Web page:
Health Care: A Right or a Necessity

 The debate over health care often centers on whether there is a right to health care. Whether a relevant issue it is important to consider in resolving the debate on health care.


     The best way to decide about a right to health care in to look to the two great American documents. The Declaration of Independence refers to “unalienable rights” of “life, liberty, and the pursuit of happiness.” The Preamble to the Constitution states the purpose of the union is to “establish justice” and “promote the general welfare.” Clearly health is an essential part of life and without health there can be little happiness. Providing health care only to those who can afford it is not just nor does it promote the general welfare (same as one of the Triple Aims, improving population health).
More to the point is whether our nation should provide health care for all. Currently, for many, health care is indeed an unfunded mandate provided in emergency rooms all over the country. It should be funded as the same basic care for all.

So the economic argument is the key. By not allowing many people from having regular care for chronic disease we greatly increase the cost of health care for all. It is unjust and does not promote the general welfare of Americans.

Whether you support the idea of health care as a right, we must provide health care for all for critical economic reasons.

 

 

 

6 Comments


  1. Healthcare is not a right. It is a service. It is also not a “thing” that you have or don’t have and a highly individualized and complex area of personal choice and needs. There are several reasons why a service or product is not a right.

    A right is something a human has inherently. It is not something granted by an authority like government or a king and it is not something taken from someone and given to someone else or forced to be provided. It is the government’s job to protect inherent rights, not grant them or provide them.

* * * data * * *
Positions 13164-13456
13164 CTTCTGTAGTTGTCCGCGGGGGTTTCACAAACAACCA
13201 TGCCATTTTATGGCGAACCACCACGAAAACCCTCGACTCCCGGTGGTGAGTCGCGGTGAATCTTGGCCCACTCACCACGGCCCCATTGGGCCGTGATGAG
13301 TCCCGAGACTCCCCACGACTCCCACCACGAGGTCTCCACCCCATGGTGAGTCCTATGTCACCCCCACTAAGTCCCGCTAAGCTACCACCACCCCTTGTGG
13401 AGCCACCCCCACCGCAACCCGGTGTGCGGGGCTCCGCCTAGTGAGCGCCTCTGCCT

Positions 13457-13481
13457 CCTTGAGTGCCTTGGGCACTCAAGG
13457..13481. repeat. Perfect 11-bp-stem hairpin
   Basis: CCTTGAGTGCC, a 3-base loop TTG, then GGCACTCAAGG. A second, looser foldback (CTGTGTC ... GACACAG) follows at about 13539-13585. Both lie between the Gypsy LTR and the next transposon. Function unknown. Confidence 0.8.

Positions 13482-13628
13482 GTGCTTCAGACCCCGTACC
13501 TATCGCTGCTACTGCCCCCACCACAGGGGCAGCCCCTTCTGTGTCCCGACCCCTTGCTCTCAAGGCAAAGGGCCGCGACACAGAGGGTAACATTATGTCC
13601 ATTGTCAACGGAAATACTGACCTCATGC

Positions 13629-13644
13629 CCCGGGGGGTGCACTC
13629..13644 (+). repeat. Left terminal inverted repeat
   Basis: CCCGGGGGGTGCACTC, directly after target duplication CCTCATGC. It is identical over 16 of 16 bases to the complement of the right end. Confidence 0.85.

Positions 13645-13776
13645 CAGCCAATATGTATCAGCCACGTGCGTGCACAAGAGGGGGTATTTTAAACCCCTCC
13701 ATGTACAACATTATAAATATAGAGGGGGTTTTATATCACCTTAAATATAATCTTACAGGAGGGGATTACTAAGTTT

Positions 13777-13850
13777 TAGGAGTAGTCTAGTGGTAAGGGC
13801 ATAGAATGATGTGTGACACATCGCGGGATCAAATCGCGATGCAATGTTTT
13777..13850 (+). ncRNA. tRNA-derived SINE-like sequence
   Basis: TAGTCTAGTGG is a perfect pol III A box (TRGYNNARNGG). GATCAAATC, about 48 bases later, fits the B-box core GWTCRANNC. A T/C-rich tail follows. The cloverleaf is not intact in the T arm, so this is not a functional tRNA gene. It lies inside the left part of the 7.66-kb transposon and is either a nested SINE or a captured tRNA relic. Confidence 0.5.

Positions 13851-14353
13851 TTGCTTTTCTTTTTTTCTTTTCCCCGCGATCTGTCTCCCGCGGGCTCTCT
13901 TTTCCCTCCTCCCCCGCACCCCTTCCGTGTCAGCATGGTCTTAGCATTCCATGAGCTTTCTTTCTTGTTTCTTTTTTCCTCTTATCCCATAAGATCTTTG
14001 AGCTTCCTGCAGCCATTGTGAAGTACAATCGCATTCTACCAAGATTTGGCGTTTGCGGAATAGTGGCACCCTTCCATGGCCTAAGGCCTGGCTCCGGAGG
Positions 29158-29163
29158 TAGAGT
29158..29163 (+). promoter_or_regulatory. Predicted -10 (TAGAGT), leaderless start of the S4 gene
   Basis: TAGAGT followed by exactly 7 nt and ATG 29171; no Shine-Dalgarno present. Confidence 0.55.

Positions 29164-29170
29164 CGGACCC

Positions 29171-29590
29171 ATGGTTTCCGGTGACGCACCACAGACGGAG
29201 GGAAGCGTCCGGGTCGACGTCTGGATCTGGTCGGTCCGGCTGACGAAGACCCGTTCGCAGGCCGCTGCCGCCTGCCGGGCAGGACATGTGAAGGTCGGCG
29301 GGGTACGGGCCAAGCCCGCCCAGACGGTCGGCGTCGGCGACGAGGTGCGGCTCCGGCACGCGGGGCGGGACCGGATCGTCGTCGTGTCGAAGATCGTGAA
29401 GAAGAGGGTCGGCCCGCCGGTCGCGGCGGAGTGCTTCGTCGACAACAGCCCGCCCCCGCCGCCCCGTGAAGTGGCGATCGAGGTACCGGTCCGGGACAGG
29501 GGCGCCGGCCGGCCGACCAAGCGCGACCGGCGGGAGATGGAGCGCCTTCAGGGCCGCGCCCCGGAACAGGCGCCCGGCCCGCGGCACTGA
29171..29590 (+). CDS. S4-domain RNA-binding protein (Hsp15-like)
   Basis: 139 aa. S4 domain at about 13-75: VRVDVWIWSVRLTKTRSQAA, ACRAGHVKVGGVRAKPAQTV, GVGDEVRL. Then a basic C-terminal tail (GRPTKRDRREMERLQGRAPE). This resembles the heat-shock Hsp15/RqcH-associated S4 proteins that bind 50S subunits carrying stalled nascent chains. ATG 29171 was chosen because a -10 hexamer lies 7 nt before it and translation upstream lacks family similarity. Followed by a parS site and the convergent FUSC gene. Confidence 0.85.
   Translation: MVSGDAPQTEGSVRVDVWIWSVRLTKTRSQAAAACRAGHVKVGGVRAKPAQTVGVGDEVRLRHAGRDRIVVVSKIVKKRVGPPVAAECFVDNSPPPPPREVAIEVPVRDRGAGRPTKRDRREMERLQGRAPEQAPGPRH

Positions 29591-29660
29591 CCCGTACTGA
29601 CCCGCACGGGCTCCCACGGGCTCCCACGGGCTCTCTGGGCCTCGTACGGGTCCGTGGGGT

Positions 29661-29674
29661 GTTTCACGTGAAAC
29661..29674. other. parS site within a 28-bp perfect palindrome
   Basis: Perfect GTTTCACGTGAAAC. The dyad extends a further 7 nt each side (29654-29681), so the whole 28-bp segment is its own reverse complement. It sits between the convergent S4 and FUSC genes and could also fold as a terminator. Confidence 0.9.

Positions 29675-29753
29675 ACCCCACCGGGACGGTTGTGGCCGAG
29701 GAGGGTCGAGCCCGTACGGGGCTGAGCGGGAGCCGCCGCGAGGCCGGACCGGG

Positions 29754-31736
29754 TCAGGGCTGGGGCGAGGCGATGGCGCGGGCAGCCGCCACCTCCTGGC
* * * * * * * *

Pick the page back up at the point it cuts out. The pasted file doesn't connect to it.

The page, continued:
There are many things that it would be nice for all people to have as rights but they don’t have them inherently and would have to be granted and potentially forcibly provided by a power such as government. Examples include jobs, legal services, food, shelter, wealth, or even happiness.

    Another reason the healthcare services are not a right is because to say so means that someone has to provide them. This takes away the real rights of the providers and is akin to slavery.

    Healthcare is also not a right because it can’t be defined or limited except by the granting power. Individuals should decide for themselves what healthcare services they want or need, not be told what they can and can’t have by the granting power. This power also gets to decide who can have this right. It is utopian nonsense to think that anyone who can get into a country can have whatever healthcare services they want or think they need as a “right”.


      1. Posted by Judy Ladd on behalf of Mary Poole, MD:
        Our society has decided to create many services because, by doing so, our society as a whole functions more effectively … I would like to live in a society where people have their basic needs met from day 1 …


        1. Posted by Judy Ladd on behalf of John Ogle, MD: “Our nation was not set up to serve health care to all citizens as a free and guaranteed service … when people are free, no one has a duty to provide them anything but safety.”


          1. From Judy Ladd on behalf of Leto Quarles: “Let’s start with the stated purpose of US Government, as handed down to us from our founders in the Preamble of the Constitution: “to establish Justice, insure domestic Tranquility, provide for the common Defense, promote the general Welfare, and secure the Blessings of Liberty to ourselves and our Posterity.” Various aspects of both Public Health … and Healthcare … could be legitimately interpreted as matters of Justice, common Defense, general Welfare, and securing the well-being of future generations (our Posterity). This, rather than an argument about “Rights” is the lens through which I best see the US settling our questions about the role of government in health and healthcare.”

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